Right to bare ass: Glee girls GQ outrage just fuels the fire
Looks like the glee club kids at McKinley High have been hiding a couple surprises.
Yes, these teens once thought to be harmless losers in need of a slushie to the face have come out as bonafied sex fiends, posing provocatively for a shoot entitled "Glee Gone Wild!" for GQ magazine.
Taking advantage of high school nerds? How disgusting could GQ get?! It looks like the Parents Television Council agrees.
“It is disturbing that GQ, which is explicitly written for adult men, is sexualizing the actresses who play high school-aged characters on ‘Glee’ in this way. It borders on pedophilia. Sadly, this is just the latest example of the overt sexualization of young girls in entertainment,” said PTC President Tim Winter.
Whoa, I'm sorry.... these ladies are actresses?
Upon further research, we've learned that Lea Michelle and Dianna Agron are paid television actors and are actually 24 years old. So I'm having a hard time working up some outrage that they want to pose for a men's magazine in short skirts, bras and no pants. Hey, Lady Gaga is 24 and she hasn't worn pants since 2003. And their photo shoot co-star Cory Monteith, who basically just stands around with a goofy grin and cops the occasional feel (similar to his role on Glee), is 28.
The Glee GQ cover is only the latest in a long and proud tradition of taking adults who play teens and pushing the envelope by "subverting" their teen persona with a shoot that's both youthful and sexual. It's been a favorite gimmick of Rolling Stone ever since a 17-old Britney Spears caused a sensation in a bra with a Teletubby and a pink phone on pink satin sheets.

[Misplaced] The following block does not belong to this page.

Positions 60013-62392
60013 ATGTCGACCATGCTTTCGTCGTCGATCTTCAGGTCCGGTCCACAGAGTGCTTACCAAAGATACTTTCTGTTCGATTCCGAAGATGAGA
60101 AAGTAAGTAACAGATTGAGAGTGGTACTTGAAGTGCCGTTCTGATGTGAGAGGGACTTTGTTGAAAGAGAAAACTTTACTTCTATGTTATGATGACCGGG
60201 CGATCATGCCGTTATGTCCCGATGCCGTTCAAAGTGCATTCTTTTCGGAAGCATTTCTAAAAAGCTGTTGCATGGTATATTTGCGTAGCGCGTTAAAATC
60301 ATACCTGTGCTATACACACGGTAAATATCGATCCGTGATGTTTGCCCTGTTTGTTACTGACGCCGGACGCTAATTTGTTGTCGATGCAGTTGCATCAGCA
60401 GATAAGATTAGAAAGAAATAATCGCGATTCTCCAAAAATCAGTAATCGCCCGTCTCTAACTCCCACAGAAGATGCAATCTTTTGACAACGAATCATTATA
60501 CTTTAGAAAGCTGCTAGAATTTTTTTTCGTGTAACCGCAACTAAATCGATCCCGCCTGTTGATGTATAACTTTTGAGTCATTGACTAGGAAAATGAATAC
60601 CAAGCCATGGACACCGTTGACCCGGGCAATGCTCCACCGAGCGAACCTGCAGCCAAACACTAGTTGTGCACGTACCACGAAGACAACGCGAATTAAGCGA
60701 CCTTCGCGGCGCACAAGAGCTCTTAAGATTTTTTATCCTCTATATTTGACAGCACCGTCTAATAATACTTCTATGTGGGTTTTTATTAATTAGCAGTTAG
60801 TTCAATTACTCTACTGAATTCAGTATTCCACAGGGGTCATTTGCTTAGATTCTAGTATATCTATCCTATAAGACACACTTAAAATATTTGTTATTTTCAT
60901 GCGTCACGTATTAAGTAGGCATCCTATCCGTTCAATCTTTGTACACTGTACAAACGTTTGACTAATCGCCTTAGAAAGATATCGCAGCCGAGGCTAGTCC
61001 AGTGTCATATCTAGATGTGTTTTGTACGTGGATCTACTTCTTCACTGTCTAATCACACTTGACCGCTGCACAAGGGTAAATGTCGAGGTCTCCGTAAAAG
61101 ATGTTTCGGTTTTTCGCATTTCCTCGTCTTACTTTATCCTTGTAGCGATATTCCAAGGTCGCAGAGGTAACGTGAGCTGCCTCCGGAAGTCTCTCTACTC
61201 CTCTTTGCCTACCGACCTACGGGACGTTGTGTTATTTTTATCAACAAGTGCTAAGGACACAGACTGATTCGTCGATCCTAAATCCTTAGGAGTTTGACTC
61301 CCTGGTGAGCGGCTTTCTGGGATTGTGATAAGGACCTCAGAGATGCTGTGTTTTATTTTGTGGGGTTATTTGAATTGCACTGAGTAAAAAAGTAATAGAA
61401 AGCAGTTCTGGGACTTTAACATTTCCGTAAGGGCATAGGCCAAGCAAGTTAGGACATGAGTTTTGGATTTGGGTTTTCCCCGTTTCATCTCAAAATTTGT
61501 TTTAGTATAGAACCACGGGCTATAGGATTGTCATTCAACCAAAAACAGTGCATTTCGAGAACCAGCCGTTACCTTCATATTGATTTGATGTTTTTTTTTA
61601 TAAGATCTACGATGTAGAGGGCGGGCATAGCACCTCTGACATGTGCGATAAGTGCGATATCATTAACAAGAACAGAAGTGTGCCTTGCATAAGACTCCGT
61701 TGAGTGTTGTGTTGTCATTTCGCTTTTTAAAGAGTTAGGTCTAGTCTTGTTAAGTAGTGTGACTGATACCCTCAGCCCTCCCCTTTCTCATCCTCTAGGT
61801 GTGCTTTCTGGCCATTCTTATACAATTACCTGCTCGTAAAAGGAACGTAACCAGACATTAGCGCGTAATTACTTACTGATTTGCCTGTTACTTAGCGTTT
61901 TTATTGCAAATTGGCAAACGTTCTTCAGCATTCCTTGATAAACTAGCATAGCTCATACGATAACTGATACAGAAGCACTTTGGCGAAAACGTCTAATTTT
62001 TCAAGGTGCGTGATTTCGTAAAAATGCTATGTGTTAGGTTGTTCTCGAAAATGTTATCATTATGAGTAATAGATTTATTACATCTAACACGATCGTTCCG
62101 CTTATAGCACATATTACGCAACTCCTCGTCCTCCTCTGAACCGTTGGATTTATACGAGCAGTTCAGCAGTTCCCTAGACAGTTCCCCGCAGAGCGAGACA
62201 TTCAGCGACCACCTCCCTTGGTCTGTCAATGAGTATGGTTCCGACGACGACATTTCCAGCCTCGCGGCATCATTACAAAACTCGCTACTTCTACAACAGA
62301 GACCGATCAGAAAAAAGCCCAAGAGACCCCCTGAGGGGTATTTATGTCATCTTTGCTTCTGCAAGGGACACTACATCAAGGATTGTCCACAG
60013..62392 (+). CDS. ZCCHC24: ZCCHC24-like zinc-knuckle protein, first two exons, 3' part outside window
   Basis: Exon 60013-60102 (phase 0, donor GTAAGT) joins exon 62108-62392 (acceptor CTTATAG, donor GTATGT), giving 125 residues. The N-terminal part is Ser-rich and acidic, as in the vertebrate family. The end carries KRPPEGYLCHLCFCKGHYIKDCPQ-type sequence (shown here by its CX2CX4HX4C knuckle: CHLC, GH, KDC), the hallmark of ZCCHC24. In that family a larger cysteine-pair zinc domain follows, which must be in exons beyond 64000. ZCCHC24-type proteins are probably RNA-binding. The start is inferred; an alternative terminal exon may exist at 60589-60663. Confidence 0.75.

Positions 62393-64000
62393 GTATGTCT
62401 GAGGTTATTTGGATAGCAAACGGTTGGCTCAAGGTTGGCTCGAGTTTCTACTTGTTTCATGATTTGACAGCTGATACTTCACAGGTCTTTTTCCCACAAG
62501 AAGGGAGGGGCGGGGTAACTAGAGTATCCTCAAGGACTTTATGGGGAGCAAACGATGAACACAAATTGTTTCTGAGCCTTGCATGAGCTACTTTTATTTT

So why not Buffy the Vampire Slayer (actually Sarah Michelle Gellar, real age 20 at the time of her shoot) in a red leather bustier, fishnets and thigh-highs? Why not the dueling divas of Gossip Girl (Blake Lively, 21, and Leighton Meester, 22) licking the same ice cream cone? There's even a Glee version — apparently Lea Michelle really likes showing off her booty.
I mean, when you're known for playing a teenager, how long are you defined by that role? Minka Kelly is only famous for playing cheerleader Lyla Garrity on Friday Night Lights (and dating Derek Jeter), but there was nary a peep when she was named Esquire's Sexiest Woman Alive last month. Is that because she was 26 when she got the part? Or because she didn't bother with the school uniform and just posed in her underwear?
Whether these shoots are actually interesting rather than just easy or attention-getting is a different question. (And the fact that the Glee GQ cover and the Gossip Girl Rolling Stone set were both shot by notedpervert Terry Richardson is another story altogether.) But disturbing, exploitative and "border[ing] on pedophilia" they aren't.
The Parents Television Council, who argued that Glee is the natural heir to High School Musical, argues that the show is a family show and the cast should reflect that. In case the on-stage groping and references to scissoring didn't make it obvious, Glee is to squeaky-clean High School Musical what Cosmopolitan is to Tiger Beat. And it case we've forgotten, High School Musical stars like to get nasty, too.
The best way to get rid of the trite sexy-pretend-high-school-girls shoots is to stop acting like they are so risque. Feigning outrage only fuels the media cycle and ends up getting the mag even more publicity, which is exactly what it wanted in the first place.